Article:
Anatomy of unease: Fiscal conservatives lend to spendthrifts - This can-kicking tact has all the financial markets traits of denial. Greece's financials have been laid bare and we see the trouble that Greece is in. It would be hard enough to get a tax compliant country to bear down and shoulder the debt burden that Greece has but instead what we have is a problem in a country where tax avoidance is ingrained in the culture. It is not surprising that the fiscally conservative Germans are unnerved about bankrolling Greece. It is no help that part of the reason Greece got here was that it cheated on reporting its accounts.

Banks and their supervisors looking out for banks - On the other end if we look at the alternative it is pretty bad if not worse. One reason for rolling Greek loans forward is to avoid a crisis when the global economy least can afford it. This seems to be Axel Weber's view. But that does not solve the problem and may sow the seeds of other problems if moral hazard is triggered. Moreover, it is the European banking sector that is greatly exposed to Greece; in effect the rollovers by banks protect the banks themselves. It is hard to look at the Greek debt deal and see what Greece got out of it, while the banks will get a great deal out of it if Greece can avoid a default ruling.

An odd pondering - I have often wondered why countries in financial peril with high debt like Greece pay such high bond yields if indebted countries like Greece are not going be allowed to default. If the default risk is zero (as it seems to be when central banks do bank solvency scenarios and stress tests) then Greece should pay German interest rates. If the rates to be paid by Greece are high, then defaults should be allowed as part of the process since banks are getting their interest income premia as a compensation for bearing that risk.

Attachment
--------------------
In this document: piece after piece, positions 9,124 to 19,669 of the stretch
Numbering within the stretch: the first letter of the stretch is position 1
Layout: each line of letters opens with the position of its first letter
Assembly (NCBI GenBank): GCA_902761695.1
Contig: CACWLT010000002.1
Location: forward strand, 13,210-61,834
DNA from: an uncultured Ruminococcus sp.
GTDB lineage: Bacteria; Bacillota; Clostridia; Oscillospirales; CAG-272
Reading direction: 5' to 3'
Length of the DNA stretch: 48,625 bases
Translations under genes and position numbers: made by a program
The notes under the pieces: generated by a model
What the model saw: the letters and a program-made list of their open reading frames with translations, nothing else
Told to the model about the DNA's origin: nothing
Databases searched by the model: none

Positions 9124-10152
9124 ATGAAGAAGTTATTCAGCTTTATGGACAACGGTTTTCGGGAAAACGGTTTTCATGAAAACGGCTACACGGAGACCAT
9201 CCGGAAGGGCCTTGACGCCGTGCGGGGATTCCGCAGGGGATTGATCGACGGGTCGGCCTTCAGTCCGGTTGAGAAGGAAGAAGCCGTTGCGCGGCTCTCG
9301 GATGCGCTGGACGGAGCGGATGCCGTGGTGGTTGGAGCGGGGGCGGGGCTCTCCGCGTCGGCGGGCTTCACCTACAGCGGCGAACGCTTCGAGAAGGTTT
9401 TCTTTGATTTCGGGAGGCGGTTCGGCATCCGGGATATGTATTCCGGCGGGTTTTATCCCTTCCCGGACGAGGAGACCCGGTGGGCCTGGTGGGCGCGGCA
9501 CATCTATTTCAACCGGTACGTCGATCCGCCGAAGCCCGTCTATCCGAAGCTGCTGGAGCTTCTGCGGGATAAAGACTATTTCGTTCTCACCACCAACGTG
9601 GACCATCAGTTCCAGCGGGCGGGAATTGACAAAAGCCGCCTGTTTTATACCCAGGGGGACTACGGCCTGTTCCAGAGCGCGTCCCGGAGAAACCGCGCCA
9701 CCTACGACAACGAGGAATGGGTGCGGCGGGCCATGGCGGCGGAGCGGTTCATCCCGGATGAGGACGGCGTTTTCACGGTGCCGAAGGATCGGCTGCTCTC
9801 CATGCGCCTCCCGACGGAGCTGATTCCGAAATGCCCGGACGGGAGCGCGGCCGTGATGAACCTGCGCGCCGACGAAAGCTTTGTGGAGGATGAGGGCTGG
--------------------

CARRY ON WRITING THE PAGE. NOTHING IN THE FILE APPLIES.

The real culprit is the Kabuki of Euro-finance - There is more than one aspect of the Greek debt crisis that does not go down well. While everyone wants to blame the shutdown in German retail spending on rising oil prices I'd suggest looking a bit deeper into what can only be described as the Kabuki of European Finance.

The Euro-debt circus gets a new ringmaster - I'm sure that Italy is proud to have placed one of its own as the next head of the ECB, but Mr Draghi, do you really want to be the one to have to scrape this mess off your fine Italian loafers? What if Italy itself is drawn into the maelstrom? It is not a problem of your making but you are about to be thrust into the middle ring of this Euro-debt circus. Is that what you want? And now at the IMF you will have Christine Lagarde, a new Director, who has had to make promises to the developing nations to not play favorites. It think the Euro debt mess is getting messier and that the German consumer can sense the thickening of the plot, the same way that the US consumer is being increasingly put off by debt talks in Washington. These are two seemingly unrelated events but they are unfolding at the same time and I suspect their impact on events is being down played. We may also suggest that two events are not as unrelated as they seem as these two events (and others) are still parts of the financial crisis fallout that has yet to be mopped up.

German Real and Nominal Retail Sales
Nominal May
11
Apr
11
Mar
11
3Mo 6Mo 12Mo Yr
Ago
QTR
SAAR
Retaill Ex auto -3.0% 0.3% -1.2% -14.4% -3.2% -2.9% 2.9% -8.4%
Car Registrations (Units) 8.8% -4.1% -4.9% -3.0% 12.1% 16.8% -34.2% 0.0%
Real May
11
Apr
11
Mar
11
3Mo 6Mo 12Mo 2.9% SAAR
Retail Ex Auto -2.8% 0.0% -1.6% -16.4% -5.1% -4.5% 2.0% -11.8%
Other Early Reporters
UK Nominal -1.4% 1.6% 0.0% 0.7% 3.0% 3.8% 3.7% 3.9%
UK Real -1.4% 1.1% 0.0% -1.1% -1.7% 0.2% 1.3% 0.4%